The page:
It can be a wicked web...

The Internet. It can be a great learning resource. It can also pose a great problem. The world's most democratic medium also opens your kids to content you'd rather remained undiscovered. To protect your children against unwanted web stuff, talk to them. You might find out that you're worrying more than you need too. Children today are very intelligent about technology and media content and may have a more mature attitude to the Internet that you think. In any case, clear communication is the key. Here are some ways for your family to be Internet safe.

Safety tips, advice, and resources found in this section have been recommended by a number of reputable organizations devoted to internet safety. You will find links to these and other safety-related organizations throughout this site.  


 Internet Safety
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  1. Set the online rules. Decide with your kids when they can be online, the length of time, and appropriate pages to visit.
  2. Teach them to be responsible. Teach them the possibilities of the Internet and the responsibility those possibilities carry.
  3. Teach them not everyone can be trusted. The Internet is a solicitous medium. Teach your children not to give out their Internet password, name, number, address, parents' work address/telephone number, or name and location of their school.
  4. Teach them to tell you. Tell your children to tell you when someone online asks for personal information about them.
  5. Teach them to show you. Participate in what they do online. Let them show you were they go. Not only will you find out what they do, but you'll also find out about what interests them.
  6. Teach them to stand up for themselves. Tell them about peer pressure and tell them it's OK to say no to doing things they don't want to do. Tell them that this applies to the Internet, too.
  7. Teach them not everything online is as it seems. The Internet is quite anonymous. And in chat room settings, some people use that to their advantage. Tell your children that people sometimes pretend to be someone different than they really are on the Internet, and that they should be careful to not believe everything people say.
  8. Teach them that good and bad people exist everywhere. With so much positive hype about the Internet in the market, it's easy to see why kids think the Internet is good for good people. Tell them that they should be skeptical of people they don't know online, and that they should keep their distance and not make friends too quickly.
  9. Teach them perspective. If someone on the Internet says something bad to your child, teach your children that it's not their fault.

10 Ways to Stay Safe On The Net  

It's cool, it's fast, and it can be fun. However, being careful online is no different than being careful offline. Some details are different but the basic rule is the same: use your common sense, and always look both ways before you surf.

  1. Don't Give Out Personal Information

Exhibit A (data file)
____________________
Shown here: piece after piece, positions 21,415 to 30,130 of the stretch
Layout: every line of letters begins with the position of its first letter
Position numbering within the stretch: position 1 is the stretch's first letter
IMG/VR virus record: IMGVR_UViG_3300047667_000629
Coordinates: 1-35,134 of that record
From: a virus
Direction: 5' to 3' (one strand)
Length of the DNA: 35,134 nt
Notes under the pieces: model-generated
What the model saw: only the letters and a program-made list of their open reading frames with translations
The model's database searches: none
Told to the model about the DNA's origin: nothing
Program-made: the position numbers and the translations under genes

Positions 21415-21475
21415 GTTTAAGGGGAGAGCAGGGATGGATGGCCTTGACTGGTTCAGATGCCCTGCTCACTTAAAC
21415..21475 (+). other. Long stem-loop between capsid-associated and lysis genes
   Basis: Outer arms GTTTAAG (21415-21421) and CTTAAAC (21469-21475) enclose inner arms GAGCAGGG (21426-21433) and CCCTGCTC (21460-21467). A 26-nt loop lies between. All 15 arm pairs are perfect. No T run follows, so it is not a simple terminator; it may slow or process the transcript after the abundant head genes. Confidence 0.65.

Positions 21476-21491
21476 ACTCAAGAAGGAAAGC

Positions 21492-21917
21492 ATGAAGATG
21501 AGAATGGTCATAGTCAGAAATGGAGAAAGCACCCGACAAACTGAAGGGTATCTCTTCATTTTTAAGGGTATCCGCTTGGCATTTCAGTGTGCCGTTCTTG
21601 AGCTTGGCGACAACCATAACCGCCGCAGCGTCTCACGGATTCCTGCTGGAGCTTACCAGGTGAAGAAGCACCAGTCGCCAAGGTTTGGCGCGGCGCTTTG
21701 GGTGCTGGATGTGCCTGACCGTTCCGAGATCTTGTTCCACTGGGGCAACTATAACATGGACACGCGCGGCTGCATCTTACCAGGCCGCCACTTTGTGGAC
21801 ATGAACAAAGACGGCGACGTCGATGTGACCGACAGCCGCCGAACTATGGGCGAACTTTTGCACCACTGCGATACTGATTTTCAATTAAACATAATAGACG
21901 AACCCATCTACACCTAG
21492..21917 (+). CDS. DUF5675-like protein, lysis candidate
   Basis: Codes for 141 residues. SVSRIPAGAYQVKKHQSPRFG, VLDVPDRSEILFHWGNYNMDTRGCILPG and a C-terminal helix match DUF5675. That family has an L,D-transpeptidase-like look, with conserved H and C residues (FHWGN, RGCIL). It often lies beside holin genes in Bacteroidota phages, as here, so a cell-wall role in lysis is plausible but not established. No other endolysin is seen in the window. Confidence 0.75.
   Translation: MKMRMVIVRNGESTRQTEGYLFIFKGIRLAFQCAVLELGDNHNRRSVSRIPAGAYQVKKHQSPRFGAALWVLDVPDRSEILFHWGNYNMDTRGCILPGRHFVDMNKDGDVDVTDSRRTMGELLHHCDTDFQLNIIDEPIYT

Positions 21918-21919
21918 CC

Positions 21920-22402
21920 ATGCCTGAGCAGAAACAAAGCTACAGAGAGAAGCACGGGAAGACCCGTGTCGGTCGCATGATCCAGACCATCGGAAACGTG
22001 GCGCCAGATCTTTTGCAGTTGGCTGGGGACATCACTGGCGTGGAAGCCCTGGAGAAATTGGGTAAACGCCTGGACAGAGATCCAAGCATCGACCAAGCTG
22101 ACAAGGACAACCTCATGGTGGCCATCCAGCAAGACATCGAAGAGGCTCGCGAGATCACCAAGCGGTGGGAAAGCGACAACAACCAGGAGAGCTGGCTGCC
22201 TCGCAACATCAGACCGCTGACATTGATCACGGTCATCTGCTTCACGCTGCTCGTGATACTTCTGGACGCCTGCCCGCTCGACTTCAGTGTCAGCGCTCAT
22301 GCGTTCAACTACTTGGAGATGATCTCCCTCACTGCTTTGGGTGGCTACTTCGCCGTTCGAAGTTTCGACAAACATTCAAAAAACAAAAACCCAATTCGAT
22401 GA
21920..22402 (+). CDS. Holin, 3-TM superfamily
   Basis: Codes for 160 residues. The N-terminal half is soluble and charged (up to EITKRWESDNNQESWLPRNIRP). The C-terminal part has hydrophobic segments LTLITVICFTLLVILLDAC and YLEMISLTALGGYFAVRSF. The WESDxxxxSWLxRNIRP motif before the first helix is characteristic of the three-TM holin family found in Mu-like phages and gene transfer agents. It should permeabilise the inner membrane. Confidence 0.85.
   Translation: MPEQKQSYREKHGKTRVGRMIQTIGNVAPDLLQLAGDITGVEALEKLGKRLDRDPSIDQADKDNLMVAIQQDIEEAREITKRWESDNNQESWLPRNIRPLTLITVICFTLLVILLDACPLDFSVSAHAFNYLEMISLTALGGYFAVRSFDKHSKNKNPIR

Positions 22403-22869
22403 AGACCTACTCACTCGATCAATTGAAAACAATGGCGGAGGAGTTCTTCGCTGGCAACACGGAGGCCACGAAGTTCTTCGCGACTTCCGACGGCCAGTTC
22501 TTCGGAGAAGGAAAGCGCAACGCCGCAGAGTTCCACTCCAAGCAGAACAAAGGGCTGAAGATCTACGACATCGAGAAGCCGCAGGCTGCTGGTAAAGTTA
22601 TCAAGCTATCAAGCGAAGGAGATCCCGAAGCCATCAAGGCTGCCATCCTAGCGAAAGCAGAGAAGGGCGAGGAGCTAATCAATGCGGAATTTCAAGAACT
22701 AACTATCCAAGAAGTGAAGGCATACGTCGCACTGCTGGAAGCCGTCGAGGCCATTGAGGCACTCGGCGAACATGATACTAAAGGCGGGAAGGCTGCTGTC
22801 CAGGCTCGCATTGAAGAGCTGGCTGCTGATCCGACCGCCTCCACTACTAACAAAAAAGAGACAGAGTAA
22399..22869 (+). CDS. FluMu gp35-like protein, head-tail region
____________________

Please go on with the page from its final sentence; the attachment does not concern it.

Never give out your full name, address & phone number. Never give out your Internet password. Never. Change your password often. Take the time to read the website policy!
  2. Protect Yourself From Spam
    When posting to an email list or bulletin board; do not give out your main email address. Instead use a web based email service or other "disposable" address.
  3. Protect Your Money
    One of the biggest issues for the Internet today is security. If you absolutely do not want anyone to know about or exchange your personal and financial information, don't buy anything on the Internet. If you choose to purchase online, follow these precautions:
    • Only give out your credit card information to a secure site.
    • Never give anyone your bank account number, social security number or other personal information that isn't needed to complete a transaction.
    • You can check if a site is secure by looking at the lower portion of the screen if you are using Internet Explorer. To view more information about the security, double click on the lock. With Netscape, look at your security icon (looks like a padlock). If it is locked, the site is secure, unlocked means that you should not give a credit card number. For more information about the security, just click on the padlock.
    • Ensure that it is a reputable site.
  4. Get Rich Quick! Not.
    If it sounds too good to be true, well, guess what? If you get unsolicited e-mail that says you can make thousands of dollars in a few days, don't believe it.
  5. A Good Virus Scan Is Worth Its Weight In Programmers
    New viruses come out daily. Update your virus scan frequently. Read the manual.
  6. Protect Yourself from Email Viruses
    Do not open email attachments that are programs (the file name will be *.exe). The most common way to get a virus is from email attachments that are executable programs. Receiving these in emails is harmless, but opening them and running the program can infect your computer. Delete them.
  7. Be Careful What You Ask For
    Always scan downloaded programs and files from the Internet.
  8. Stalking
    If you think you are being stalked online, log off. If someone is sending threatening emails, report it to the police.
  9. Disguise Your Own Activities
    Use a secure browser that will encrypt or scramble purchase information. If you don't have encryption software, consider calling the merchants' 800 number, faxing your order, or paying with a cheque. Or look for software that can be downloaded from the Internet at no charge.

Safety is a choice. To find out more about personal and home security visit
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